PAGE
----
>< ><
from the Bay Area Coalition for Headwaters
May 16, 2007
>< ><

1 >>Pacific Lumber Bankruptcy

2 >>Judi Bari Day May 24

3 >> Endangered Oaks in Berkeley

4 >>Threatened Marbled Murrelet Under Legal Attack


Federal Judge Richard Schmidt ruled on April 20 against noteholders and creditors of bankrupt Pacific Lumber who were arguing for a move to California bankruptcy court, keeping the case in Corpus Christi, Texas, where Pacific Lumber (PL) and its subsidiaries filed on January 18 of this year. While this ruling does not bode well for the workers, creditors, and many people and business that have an interest in how the corporation is reorganized, the proceedings are still in early stages. The judge’s opinion, however, seemed disturbingly biased. He quoted PL directly from their arguments, citing “regulatory burdens”, and the negative impact of litigation, without mentioning that litigation was usually the result of non-compliance with law. The judge questioned the motives of those arguing to move the proceedings to California, while finding legitimate Maxxam’s creation of a “new business” in 344 sq. ft. of office space in Texas seven months before filing bankruptcy, apparently for the sole purpose of having a foothold to file in Texas rather than California, where, of course, PL has its assets and does business.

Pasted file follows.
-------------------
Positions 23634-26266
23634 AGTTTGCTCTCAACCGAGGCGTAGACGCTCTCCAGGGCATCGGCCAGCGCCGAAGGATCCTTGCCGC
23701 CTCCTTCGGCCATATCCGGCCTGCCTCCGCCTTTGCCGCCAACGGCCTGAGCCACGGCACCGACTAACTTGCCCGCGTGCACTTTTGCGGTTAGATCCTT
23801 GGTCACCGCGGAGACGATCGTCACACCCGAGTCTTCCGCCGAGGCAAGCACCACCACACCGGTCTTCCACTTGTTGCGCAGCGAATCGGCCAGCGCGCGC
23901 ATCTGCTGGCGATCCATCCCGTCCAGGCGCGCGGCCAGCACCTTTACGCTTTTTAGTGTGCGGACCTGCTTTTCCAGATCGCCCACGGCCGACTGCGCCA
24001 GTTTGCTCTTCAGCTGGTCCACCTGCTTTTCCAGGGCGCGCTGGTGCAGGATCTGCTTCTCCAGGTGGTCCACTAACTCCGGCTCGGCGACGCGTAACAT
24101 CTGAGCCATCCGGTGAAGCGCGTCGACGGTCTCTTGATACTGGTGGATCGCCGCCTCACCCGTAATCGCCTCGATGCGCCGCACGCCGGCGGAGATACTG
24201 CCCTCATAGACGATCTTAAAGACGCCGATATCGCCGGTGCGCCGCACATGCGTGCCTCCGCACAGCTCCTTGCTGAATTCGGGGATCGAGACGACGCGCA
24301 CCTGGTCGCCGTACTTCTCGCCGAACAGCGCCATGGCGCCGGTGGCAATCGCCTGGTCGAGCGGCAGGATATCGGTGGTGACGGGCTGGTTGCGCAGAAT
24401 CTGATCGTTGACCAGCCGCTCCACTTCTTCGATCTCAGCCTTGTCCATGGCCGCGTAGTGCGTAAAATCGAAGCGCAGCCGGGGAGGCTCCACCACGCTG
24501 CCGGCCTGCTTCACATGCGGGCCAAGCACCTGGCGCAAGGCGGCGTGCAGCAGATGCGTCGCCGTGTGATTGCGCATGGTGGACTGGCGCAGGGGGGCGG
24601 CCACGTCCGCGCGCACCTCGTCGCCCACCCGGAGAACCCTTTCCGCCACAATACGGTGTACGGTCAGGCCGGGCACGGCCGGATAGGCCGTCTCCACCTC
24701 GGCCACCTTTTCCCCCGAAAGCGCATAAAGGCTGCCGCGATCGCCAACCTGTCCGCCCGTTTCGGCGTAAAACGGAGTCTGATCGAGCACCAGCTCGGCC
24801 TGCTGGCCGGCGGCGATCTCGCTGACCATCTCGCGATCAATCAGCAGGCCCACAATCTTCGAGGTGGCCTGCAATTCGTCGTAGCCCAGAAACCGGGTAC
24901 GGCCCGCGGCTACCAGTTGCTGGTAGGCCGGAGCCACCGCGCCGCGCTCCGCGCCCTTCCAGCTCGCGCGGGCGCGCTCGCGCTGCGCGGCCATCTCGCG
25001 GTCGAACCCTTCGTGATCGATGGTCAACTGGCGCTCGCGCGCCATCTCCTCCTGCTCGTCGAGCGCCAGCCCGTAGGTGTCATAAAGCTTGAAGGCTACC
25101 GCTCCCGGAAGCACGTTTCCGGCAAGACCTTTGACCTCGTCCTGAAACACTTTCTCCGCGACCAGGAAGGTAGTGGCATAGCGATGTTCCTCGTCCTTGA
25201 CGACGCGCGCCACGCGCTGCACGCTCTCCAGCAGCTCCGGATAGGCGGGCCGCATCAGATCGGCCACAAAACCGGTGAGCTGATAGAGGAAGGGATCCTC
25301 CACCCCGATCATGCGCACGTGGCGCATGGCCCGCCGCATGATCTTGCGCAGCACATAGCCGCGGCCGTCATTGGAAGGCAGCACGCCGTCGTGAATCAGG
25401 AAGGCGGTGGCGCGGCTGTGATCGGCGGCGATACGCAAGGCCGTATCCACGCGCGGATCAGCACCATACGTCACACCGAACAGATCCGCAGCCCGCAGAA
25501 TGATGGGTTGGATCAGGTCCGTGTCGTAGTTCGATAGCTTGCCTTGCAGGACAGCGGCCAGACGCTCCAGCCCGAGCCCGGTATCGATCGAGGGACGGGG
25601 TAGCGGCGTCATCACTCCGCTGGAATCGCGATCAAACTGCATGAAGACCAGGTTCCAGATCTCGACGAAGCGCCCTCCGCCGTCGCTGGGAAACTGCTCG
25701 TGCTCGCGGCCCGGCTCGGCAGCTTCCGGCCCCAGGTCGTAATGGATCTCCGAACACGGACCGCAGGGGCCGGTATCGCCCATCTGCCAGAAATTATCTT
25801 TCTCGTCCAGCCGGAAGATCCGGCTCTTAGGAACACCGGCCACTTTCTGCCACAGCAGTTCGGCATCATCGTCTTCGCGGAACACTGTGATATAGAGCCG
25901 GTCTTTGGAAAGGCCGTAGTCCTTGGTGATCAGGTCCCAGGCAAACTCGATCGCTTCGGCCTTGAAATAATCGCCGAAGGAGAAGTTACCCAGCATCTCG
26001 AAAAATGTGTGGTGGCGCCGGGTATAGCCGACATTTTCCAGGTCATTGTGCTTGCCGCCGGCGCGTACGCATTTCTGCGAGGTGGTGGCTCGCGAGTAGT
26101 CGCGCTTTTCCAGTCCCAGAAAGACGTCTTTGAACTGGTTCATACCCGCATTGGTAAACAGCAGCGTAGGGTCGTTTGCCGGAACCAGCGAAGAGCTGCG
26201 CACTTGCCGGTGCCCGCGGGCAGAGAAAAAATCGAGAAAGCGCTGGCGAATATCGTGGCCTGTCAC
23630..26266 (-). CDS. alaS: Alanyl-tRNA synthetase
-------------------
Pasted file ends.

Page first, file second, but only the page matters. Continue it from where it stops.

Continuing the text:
Judge Schmidt also ruled in April that Scotia Pacific, the company created through refinancing of PL that owns the approx. 200,000 acres of forestland does not meet the legal definition of a “Single Asset Real Estate” debtor (SARE), which would have allowed the timberlands to be separated and handled independently from the rest of the bankruptcy proceedings. The SARE argument was brought by the bondholders (different from the shareholders) who own the $714 million debt that has as collateral the timberlands. It was inability to pay an interest payment on this $714 million debt in January that brought the company to bankruptcy court. Excuse me. I should say it was 20 years of over-logging, asset liquidation, the vast river of profit and dividend money flowing to Houston and Maxxam design that brought the once sustainable Pacific Lumber to bankruptcy court.